“The one word that really controls all of this is disclosure,” Scafidi says. “If people on both ends of the transaction are aware that a vehicle has a history, and the seller discloses that history to the buyer, then everyone is good.”
What to look for when buying a used car
Water damage can be more difficult to spot than damages incurred in a collision.
“Flood damage doesn’t usually involve an impact with a solid object as an ordinary crash does, so there is no apparent damage to a vehicle from mere exposure to rising water levels,” Scafidi says.
Even legitimate auto dealers get fooled because many of them acquire inventory from “scouts” who can find good deals around the nation and then have the vehicle shipped to the dealer.
Knowing what to look for and which questions to ask when shopping for a vehicle can help buyers avoid falling victim to a flooded-car scam. Here are measures buyers can take:
Question the car seller
The seller’s behavior can also tip off a buyer that something isn’t right with the sale. Questioning the seller about the vehicle’s history can be telling. If the seller isn’t forthcoming about certain details or is trying to hurry the sale, that could be a red flag.
Do your own vehicle research
In addition to NICB’s VINCheck database, the National Motor Vehicle Title Information System also maintains a VIN database at www.vehiclehistory.gov. CarFax maintains its own flood-damage database and is offering free access following Harvey and Irma. The database is at www.carfax.com/flood.
Follow your nose
Check for a mildew smell, and pay attention if there’s an overpowering amount of deodorizer.
“One of the first things we notice with cars is the smell,” Waller says. “Generally, a car that hasn’t been repaired properly from a flood will have either a strong, musty odor, or it will have something that’s trying to mask that.”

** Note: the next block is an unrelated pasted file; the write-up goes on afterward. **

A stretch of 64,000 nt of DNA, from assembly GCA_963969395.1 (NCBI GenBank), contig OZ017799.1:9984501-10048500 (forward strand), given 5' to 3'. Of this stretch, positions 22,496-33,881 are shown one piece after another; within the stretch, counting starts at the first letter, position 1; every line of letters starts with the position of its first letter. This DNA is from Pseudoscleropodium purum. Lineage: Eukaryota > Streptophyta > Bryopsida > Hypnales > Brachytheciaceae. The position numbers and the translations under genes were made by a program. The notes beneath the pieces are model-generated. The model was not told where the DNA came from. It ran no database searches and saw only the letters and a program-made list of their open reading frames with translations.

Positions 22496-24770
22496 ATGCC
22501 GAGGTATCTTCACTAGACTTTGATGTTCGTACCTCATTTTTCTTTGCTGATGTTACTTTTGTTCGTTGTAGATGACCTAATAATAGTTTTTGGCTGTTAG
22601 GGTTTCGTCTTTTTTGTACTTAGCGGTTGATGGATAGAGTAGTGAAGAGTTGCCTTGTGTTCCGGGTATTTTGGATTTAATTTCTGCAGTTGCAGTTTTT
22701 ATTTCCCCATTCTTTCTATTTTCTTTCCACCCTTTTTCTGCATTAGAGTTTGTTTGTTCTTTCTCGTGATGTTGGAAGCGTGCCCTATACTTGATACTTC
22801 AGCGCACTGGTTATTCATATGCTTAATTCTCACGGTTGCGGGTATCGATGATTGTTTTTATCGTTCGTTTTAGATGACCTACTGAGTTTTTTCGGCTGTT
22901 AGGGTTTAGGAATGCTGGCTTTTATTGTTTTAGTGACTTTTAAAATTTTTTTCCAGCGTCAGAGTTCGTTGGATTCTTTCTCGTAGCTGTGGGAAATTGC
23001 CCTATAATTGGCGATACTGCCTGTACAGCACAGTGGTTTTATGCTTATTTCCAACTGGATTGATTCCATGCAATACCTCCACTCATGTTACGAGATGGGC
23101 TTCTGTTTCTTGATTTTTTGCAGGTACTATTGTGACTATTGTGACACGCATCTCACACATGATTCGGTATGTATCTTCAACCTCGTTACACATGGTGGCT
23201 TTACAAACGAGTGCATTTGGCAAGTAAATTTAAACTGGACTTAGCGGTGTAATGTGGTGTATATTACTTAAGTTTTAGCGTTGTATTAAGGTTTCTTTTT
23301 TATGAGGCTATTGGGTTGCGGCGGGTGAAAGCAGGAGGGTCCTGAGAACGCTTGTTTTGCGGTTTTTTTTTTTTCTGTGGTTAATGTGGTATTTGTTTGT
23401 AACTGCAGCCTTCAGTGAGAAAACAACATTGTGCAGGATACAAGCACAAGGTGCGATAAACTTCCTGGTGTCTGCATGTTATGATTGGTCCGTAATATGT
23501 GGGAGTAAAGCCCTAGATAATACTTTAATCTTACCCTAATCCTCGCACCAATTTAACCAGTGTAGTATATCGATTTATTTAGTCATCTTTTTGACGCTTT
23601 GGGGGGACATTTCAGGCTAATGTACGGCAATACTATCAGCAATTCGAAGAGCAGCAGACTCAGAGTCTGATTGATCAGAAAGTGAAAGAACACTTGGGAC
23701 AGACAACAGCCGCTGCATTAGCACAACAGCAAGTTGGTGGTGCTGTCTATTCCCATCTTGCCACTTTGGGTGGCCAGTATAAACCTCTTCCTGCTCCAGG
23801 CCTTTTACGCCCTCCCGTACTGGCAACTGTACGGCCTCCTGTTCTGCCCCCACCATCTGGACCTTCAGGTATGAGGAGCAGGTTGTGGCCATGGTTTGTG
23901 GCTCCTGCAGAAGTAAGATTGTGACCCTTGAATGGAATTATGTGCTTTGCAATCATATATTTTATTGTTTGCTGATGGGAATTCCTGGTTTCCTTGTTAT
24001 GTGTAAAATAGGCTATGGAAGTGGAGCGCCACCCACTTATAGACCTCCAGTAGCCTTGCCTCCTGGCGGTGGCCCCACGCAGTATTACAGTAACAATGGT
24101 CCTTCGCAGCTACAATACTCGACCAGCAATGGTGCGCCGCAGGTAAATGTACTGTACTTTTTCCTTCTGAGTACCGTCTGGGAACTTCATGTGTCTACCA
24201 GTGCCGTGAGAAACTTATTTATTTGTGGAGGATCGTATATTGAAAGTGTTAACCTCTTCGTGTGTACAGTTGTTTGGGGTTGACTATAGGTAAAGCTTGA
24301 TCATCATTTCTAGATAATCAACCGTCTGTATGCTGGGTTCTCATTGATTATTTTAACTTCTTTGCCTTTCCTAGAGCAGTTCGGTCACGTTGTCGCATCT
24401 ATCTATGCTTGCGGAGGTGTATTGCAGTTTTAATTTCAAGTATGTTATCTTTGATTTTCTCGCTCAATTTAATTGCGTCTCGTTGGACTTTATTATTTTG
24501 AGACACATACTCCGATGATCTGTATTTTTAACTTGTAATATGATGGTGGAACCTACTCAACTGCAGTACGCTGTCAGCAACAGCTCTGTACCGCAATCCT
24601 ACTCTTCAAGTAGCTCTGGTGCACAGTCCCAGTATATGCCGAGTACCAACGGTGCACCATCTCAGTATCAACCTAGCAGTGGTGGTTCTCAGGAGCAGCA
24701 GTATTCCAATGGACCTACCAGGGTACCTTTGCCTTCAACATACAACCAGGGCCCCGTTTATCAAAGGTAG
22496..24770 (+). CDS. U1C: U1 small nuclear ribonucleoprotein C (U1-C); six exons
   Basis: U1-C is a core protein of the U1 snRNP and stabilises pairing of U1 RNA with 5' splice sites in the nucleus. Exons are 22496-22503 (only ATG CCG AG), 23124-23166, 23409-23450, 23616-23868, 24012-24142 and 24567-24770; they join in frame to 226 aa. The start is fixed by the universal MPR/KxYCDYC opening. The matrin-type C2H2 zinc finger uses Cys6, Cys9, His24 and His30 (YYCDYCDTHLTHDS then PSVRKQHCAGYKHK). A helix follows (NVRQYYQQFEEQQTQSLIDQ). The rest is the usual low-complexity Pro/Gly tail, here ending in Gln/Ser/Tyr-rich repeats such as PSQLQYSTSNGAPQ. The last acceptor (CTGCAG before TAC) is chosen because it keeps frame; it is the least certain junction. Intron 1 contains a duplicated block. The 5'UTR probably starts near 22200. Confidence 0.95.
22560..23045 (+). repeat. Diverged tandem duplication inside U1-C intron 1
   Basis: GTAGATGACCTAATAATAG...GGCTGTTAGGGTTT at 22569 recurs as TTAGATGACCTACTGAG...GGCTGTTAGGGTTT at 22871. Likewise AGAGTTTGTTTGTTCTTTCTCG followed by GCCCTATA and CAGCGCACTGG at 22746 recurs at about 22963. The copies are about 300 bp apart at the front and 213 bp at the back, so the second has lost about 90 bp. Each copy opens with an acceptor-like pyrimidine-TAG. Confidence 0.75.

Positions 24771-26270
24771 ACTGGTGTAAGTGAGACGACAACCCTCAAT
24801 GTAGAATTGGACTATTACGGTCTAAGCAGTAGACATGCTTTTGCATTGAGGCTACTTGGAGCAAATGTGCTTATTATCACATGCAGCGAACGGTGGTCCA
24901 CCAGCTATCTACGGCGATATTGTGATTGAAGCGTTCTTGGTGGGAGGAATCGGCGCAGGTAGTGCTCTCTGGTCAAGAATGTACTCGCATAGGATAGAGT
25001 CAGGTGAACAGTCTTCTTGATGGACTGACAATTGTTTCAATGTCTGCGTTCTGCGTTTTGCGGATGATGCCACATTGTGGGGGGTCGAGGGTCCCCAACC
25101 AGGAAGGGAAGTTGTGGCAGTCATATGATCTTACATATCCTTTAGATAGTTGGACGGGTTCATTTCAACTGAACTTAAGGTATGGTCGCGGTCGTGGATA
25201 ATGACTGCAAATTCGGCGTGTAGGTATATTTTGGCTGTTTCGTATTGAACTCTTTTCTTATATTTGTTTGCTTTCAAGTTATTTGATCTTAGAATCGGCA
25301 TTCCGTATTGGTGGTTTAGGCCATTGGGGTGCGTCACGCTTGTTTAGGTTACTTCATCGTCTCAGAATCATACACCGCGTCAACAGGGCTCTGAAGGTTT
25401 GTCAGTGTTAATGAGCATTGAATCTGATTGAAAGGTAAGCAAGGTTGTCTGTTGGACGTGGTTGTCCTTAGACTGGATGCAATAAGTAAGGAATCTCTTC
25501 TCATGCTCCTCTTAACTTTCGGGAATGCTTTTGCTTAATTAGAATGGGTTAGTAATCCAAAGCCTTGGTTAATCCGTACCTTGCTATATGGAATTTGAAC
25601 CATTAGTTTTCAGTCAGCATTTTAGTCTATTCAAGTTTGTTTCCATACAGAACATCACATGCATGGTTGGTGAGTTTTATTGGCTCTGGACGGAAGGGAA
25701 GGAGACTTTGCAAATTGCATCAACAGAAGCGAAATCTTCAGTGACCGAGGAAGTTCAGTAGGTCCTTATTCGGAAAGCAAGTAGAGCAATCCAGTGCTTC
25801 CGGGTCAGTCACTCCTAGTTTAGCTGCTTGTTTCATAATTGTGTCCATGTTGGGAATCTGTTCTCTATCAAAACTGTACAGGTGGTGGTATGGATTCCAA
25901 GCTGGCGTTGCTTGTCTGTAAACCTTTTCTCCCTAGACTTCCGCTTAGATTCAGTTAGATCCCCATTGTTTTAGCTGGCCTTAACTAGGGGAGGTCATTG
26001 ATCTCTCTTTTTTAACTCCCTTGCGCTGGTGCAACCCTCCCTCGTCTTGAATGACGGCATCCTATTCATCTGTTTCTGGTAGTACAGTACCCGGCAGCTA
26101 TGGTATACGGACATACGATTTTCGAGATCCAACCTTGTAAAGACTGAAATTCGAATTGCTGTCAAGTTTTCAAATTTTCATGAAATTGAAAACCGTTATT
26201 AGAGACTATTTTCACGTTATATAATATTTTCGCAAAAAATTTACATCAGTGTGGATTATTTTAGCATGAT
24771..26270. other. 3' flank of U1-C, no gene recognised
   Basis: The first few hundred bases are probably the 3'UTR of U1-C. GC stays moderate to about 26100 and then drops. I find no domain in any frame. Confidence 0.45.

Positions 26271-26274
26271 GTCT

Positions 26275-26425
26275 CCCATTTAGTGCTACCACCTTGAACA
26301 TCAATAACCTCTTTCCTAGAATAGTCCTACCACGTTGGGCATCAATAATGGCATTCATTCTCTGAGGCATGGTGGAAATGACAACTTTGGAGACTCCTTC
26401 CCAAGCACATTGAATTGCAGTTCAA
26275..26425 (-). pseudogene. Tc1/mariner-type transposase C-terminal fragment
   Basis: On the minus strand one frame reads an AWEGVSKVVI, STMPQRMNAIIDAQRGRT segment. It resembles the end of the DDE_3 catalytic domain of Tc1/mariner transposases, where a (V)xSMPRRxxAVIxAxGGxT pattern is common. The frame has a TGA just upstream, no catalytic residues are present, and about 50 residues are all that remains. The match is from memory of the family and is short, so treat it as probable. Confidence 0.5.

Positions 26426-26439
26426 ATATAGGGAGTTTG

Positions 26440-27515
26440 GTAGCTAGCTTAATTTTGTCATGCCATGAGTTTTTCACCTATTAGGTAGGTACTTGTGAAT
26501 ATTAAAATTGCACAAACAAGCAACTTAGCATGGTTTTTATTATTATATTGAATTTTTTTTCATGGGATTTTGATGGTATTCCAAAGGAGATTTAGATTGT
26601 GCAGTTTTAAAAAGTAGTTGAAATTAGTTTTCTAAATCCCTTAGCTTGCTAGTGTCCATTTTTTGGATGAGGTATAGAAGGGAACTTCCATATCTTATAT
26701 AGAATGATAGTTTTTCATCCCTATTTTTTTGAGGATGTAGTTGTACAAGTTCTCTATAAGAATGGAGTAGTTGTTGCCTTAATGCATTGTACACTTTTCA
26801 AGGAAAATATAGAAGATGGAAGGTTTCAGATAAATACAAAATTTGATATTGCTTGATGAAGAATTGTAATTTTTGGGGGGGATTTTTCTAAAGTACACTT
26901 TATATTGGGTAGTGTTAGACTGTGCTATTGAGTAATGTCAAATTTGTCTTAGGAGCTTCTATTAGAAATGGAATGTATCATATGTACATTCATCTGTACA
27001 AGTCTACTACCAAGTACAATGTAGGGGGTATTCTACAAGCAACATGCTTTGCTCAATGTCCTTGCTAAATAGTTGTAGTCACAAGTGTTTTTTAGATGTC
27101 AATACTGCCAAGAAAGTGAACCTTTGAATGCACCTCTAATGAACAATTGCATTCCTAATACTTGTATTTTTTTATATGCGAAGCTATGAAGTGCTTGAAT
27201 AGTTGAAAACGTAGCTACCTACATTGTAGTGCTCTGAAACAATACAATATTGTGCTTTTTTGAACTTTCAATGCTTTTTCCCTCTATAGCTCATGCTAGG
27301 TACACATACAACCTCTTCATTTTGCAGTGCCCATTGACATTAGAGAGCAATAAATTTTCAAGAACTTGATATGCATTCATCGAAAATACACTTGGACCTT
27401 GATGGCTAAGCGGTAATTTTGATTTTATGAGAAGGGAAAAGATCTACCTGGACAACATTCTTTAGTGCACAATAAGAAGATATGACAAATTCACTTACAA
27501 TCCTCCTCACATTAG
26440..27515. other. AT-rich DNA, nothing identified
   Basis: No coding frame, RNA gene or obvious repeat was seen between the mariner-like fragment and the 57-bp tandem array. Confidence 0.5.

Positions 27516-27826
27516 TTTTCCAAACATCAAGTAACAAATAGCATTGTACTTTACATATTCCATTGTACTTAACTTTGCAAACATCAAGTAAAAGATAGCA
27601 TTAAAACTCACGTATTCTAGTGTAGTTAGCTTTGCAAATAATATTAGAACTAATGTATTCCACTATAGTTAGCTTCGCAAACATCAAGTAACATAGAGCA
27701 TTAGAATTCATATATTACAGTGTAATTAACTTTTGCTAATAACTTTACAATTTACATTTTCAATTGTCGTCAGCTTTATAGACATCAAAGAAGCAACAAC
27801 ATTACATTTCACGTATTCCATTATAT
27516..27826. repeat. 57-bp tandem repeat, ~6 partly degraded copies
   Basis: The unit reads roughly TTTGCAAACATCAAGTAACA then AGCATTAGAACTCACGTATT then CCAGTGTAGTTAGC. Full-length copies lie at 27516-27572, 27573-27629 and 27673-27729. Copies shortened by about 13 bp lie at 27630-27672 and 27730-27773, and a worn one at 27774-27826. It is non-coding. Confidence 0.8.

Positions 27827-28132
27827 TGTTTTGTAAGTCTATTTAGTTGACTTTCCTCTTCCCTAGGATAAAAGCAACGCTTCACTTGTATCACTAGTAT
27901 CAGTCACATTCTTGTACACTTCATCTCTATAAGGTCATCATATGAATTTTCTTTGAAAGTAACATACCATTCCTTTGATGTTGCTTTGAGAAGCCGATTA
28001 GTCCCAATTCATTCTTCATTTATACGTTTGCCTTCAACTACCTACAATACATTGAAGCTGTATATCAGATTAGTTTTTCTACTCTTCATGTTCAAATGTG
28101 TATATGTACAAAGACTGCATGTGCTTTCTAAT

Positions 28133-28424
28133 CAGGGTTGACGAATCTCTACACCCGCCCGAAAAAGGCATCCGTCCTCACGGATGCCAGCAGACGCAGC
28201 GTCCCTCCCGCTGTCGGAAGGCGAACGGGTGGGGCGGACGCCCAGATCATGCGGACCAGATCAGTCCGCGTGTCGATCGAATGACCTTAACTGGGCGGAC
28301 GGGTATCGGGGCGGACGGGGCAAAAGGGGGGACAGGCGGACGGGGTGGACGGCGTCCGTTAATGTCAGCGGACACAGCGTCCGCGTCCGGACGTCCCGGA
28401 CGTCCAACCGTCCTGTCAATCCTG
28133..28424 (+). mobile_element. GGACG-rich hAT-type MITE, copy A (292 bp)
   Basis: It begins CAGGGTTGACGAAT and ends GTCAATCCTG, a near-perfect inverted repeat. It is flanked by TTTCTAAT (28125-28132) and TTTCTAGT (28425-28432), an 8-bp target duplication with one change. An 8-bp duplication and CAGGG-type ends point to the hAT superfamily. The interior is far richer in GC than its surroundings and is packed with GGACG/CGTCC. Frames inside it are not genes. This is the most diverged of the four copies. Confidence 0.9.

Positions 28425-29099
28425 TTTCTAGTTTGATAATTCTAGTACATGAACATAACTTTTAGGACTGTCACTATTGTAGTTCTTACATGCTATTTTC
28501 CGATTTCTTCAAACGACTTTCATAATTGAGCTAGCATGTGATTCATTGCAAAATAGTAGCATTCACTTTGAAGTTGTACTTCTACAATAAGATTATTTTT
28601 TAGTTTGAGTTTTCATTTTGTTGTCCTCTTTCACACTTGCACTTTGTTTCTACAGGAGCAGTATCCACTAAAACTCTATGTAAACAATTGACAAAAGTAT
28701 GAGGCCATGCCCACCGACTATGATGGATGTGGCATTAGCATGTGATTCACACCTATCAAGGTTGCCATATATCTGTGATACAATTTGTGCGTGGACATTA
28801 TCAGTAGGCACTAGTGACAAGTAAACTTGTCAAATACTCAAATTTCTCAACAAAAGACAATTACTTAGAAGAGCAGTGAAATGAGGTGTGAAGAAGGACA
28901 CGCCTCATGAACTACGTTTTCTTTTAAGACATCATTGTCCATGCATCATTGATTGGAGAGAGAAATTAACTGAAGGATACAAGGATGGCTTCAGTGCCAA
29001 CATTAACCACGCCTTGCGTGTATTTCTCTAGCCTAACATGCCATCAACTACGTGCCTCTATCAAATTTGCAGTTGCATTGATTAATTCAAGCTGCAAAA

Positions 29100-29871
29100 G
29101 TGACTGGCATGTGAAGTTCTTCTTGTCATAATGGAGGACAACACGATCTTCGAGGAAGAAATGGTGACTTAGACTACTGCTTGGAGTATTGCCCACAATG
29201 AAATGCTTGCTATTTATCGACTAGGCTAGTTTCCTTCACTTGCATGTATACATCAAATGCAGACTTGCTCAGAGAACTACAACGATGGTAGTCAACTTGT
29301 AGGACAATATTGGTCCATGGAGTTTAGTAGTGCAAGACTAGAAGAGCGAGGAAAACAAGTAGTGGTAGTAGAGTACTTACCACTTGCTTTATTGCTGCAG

Use your ears
Strange noises can be another warning sign of water damage to a vehicle.
Look for visible evidence
Physical evidence that a car has been damaged can be tricky to find, but experts say there are some telltale signs:
- Water stains, mildew, sand or silt can collect under the carpets, floor mats, headliner cloth and behind the dashboard.
- Mud or grit can accumulate in the spare tire compartment in the trunk, as well as in alternator crevices, behind wiring harnesses and around the small recesses of starter motors, power steering pumps and relays.
- Seatbelt retractors can collect moisture, mildew or grime.
- Door speakers often sustain damage due to flooding.
- Areas underneath the seats can conceal damage. The tracks and frames under the seats can show signs of corrosion if they were exposed to brackish or salty water. “And you’d be surprised how often you look under the seats and find deodorizers or some kind of absorbent. A lot of times used car guys will throw something under the seat to absorb odor and moisture,” Waller says.
- A water line can be visible inside the car’s fender well.
- If any dashboard warning lights, such as “check engine,” come on when the engine starts, that could indicate that the car’s electronics have been unplugged and then plugged back in, or that there are problems with the car’s connections. If the plugs get wet, they will corrode over time and start tripping electrical codes. “And with the amount of electronics we have in cars these days, it can be a ticking time bomb,” Waller says.
Bring in a car professional
Vehicle experts say the best way to pick out a flood-damaged car is to have a skilled technician take a look at it.
“It might be worth paying someone a few bucks who knows vehicles inside and out,” Scafidi says.
Trust your instincts
If a 2015 Chevy Tahoe valued at $38,000 shows up on Craigslist for $14,000, something might be amiss.
“That’s why the old saying, ‘It’s too good to be true’ is perfect for these kinds of scams — it isn’t,” Scafidi says.